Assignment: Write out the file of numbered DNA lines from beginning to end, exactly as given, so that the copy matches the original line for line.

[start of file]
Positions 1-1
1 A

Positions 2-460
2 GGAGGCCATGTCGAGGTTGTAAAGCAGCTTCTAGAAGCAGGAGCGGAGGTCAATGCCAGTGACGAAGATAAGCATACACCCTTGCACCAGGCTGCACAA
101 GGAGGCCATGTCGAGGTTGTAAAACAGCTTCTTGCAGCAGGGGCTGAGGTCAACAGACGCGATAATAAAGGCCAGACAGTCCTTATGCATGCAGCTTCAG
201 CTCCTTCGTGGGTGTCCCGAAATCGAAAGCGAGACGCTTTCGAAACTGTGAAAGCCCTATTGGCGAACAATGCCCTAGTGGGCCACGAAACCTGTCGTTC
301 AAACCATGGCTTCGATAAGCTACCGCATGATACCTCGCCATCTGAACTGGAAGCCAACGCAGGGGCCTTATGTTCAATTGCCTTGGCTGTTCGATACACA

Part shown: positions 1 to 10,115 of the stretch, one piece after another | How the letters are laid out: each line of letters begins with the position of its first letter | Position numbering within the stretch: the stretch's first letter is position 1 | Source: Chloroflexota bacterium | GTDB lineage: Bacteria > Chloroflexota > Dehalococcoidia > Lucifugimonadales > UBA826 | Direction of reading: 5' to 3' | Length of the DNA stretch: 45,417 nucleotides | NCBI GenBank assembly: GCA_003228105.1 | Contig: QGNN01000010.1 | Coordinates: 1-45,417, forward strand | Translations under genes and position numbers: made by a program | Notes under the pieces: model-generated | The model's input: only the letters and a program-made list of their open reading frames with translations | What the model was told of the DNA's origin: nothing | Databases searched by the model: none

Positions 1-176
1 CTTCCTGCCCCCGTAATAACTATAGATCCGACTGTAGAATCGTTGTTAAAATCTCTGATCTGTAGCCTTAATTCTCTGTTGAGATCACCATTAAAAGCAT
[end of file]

Positions 1-1
1 A

Positions 2-460
2 GGAGGCCATGTCGAGGTTGTAAAGCAGCTTCTAGAAGCAGGAGCGGAGGTCAATGCCAGTGACGAAGATAAGCATACACCCTTGCACCAGGCTGCACAA
101 GGAGGCCATGTCGAGGTTGTAAAACAGCTTCTTGCAGCAGGGGCTGAGGTCAACAGACGCGATAATAAAGGCCAGACAGTCCTTATGCATGCAGCTTCAG
201 CTCCTTCGTGGGTGTCCCGAAATCGAAAGCGAGACGCTTTCGAAACTGTGAAAGCCCTATTGGCGAACAATGCCCTAGTGGGCCACGAAACCTGTCGTTC
301 AAACCATGGCTTCGATAAGCTACCGCATGATACCTCGCCATCTGAACTGGAAGCCAACGCAGGGGCCTTATGTTCAATTGCCTTGGCTGTTCGATACACA

Part shown: positions 1 to 10,115 of the stretch, one piece after another | How the letters are laid out: each line of letters begins with the position of its first letter | Position numbering within the stretch: the stretch's first letter is position 1 | Source: Chloroflexota bacterium | GTDB lineage: Bacteria > Chloroflexota > Dehalococcoidia > Lucifugimonadales > UBA826 | Direction of reading: 5' to 3' | Length of the DNA stretch: 45,417 nucleotides | NCBI GenBank assembly: GCA_003228105.1 | Contig: QGNN01000010.1 | Coordinates: 1-45,417, forward strand | Translations under genes and position numbers: made by a program | Notes under the pieces: model-generated | The model's input: only the letters and a program-made list of their open reading frames with translations | What the model was told of the DNA's origin: nothing | Databases searched by the model: none

Positions 1-176
1 CTTCCTGCCCCCGTAATAACTATAGATCCGACTGTAGAATCGTTGTTAAAATCTCTGATCTGTAGCCTTAATTCTCTGTTGAGATCACCATTAAAAGCAT